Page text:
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The center front line on the front skirt pattern piece need to be reduced to accommodate for the placket allocation. The edge of drafted placket will become a new C/F (center front). Because the skirt front is formed from two separate pieces it is important here to add a seam allowance to new C/F.

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Now, it is time to draft the button placket, which is easy as all you need to do is copy the outline from the Front pattern and add seam allowance on all sides. Now would be the best time to mark button and the buttonhole placement.

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The last pattern piece to be drafted for this skirt would be the waistband. I opted for the easy version of having straight rectangle folded in half, but if you prefer more close to body fit you can draft a slightly curved waistband.

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And as a bonus….why not add some pockets!!!

You can draft a pocket by choosing any style and shape not forgetting to add seam allowance to all sides.

TIP: Notches including pocket placement and grain line are always important so make sure you remember to highlight them on you pattern pieces.

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That is it!

~Now you own a self drafted half circle skirt with a front button placket!!!~

Monika xxx

 

Drafting Peter Pan Collar

It has been a while since my last post, however I have a good excuse for it.

I had been studying very hard for my next exam in the past few weeks and sadly had no spare time to do much sewing, let alone writing something on the subject. All I have to do now, is wait 6 weeks for the results… what better to do it the meantime, then sew, sew, sew 🙂

Today’s tutorial will show you how to draft a simple Peter Pan collar on any shirt/blouse pattern you may already have. It is super simple to do and it gives you the option to customize the garment.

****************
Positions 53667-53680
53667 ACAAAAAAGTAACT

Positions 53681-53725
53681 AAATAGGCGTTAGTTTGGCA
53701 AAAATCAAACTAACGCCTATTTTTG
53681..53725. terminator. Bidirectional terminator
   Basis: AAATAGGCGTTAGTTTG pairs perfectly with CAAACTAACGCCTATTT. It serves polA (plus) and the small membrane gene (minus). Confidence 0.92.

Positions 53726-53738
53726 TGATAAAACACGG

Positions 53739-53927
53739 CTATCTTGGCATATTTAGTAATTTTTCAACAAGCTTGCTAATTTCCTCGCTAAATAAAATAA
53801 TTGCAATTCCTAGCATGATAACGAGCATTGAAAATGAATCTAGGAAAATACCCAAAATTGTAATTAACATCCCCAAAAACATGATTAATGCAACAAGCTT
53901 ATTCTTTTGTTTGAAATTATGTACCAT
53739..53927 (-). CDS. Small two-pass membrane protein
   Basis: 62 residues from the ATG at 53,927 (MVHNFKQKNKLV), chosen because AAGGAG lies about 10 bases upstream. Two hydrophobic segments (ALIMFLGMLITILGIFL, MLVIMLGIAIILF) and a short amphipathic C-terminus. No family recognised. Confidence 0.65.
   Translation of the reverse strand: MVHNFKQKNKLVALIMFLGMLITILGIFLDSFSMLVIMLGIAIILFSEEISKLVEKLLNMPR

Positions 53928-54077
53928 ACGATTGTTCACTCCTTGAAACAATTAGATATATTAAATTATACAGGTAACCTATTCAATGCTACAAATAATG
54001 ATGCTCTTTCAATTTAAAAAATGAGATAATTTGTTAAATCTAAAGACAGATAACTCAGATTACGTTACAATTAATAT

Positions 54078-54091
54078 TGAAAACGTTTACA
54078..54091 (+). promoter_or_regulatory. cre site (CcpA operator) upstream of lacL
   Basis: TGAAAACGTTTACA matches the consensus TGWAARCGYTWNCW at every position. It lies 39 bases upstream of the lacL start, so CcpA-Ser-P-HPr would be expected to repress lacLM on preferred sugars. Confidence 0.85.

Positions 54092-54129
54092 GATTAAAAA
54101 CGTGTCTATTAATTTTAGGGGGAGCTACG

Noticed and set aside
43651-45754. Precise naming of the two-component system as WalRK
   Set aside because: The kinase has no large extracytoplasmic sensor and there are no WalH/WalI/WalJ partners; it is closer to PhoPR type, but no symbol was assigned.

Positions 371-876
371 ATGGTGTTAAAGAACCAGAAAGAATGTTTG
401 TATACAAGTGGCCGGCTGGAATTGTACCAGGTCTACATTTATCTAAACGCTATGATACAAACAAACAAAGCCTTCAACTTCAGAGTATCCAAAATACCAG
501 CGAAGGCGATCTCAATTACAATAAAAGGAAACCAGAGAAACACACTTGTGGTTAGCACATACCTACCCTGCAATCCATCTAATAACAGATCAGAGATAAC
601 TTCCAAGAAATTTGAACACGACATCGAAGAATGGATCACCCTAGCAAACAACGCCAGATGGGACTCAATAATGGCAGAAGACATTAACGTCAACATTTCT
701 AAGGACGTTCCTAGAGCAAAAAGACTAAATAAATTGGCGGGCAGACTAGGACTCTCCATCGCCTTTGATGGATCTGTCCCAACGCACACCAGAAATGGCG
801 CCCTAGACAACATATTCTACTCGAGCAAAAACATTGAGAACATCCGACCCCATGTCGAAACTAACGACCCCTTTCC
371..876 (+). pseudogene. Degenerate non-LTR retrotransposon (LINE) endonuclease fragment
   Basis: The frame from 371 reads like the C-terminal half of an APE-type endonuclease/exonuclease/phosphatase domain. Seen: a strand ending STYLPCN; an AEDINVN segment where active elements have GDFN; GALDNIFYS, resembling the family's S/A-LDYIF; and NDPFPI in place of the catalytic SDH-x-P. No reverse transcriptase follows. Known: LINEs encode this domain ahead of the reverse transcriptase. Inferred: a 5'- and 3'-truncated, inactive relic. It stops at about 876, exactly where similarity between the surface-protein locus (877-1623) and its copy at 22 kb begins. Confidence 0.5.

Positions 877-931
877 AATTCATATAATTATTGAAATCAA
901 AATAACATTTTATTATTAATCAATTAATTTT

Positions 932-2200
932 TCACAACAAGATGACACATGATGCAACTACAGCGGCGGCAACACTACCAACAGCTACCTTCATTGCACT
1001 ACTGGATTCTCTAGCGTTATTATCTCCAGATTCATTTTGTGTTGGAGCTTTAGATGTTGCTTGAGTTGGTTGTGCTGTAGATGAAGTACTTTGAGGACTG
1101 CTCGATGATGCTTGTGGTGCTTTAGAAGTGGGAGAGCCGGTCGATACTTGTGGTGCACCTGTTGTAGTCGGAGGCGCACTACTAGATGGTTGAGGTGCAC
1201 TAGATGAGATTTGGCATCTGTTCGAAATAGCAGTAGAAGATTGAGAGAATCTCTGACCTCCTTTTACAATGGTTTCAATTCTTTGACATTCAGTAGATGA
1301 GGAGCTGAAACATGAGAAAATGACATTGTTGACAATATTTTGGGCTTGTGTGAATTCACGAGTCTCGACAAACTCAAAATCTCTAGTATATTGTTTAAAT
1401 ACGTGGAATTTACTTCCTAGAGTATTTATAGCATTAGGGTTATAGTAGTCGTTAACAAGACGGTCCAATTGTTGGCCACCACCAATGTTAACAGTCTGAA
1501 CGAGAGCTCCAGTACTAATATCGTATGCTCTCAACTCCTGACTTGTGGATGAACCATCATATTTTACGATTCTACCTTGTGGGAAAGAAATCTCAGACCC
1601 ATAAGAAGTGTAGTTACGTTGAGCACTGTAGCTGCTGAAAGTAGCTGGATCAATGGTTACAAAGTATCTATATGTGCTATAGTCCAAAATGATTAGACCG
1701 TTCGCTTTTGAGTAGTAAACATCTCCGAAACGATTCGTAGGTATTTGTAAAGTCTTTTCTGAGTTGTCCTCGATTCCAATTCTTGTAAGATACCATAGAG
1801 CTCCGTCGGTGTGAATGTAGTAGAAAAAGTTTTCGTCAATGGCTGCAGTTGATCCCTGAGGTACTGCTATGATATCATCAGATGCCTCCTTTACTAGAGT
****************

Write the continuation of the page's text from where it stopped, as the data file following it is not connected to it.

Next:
Peter Pan Collar

 First, take your front and back bodice pieces and mark your seam allowance on the shoulder seam.

Second, draw a desired collar shape on the front piece. You can decide the width and the shape of the collar. I decided that my collar will be 5 cm in width and have a nice smooth curve.

TIP: Regardless if your shirt has a front opening, such a button placket or not, ensure that the collar’s curve starts at the center front. This will stop from collar overlapping at the front….unless it is a part of your design.

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Continue drawing the shape of the collar onto the back piece.

Next, mark a line around 1 cm below the seam line. This will stop the collar to lay completely flat and adds some dimension.20180610_124335.jpg

Now you can “join” the shoulder seam adjusting the angle with that 1cm difference you marked in the previous step.20180610_124440.jpg

All you have to do now, is to copy your newly drafted Peter Pan Collar onto a clean sheet of paper. Remember to add a seam allowance to the outer edge and any necessary markings. 20180610_125401

This is it! Told you it was easy!

~Are you fan of a Peter Pan collar, or prefer different style?~

Monika xxx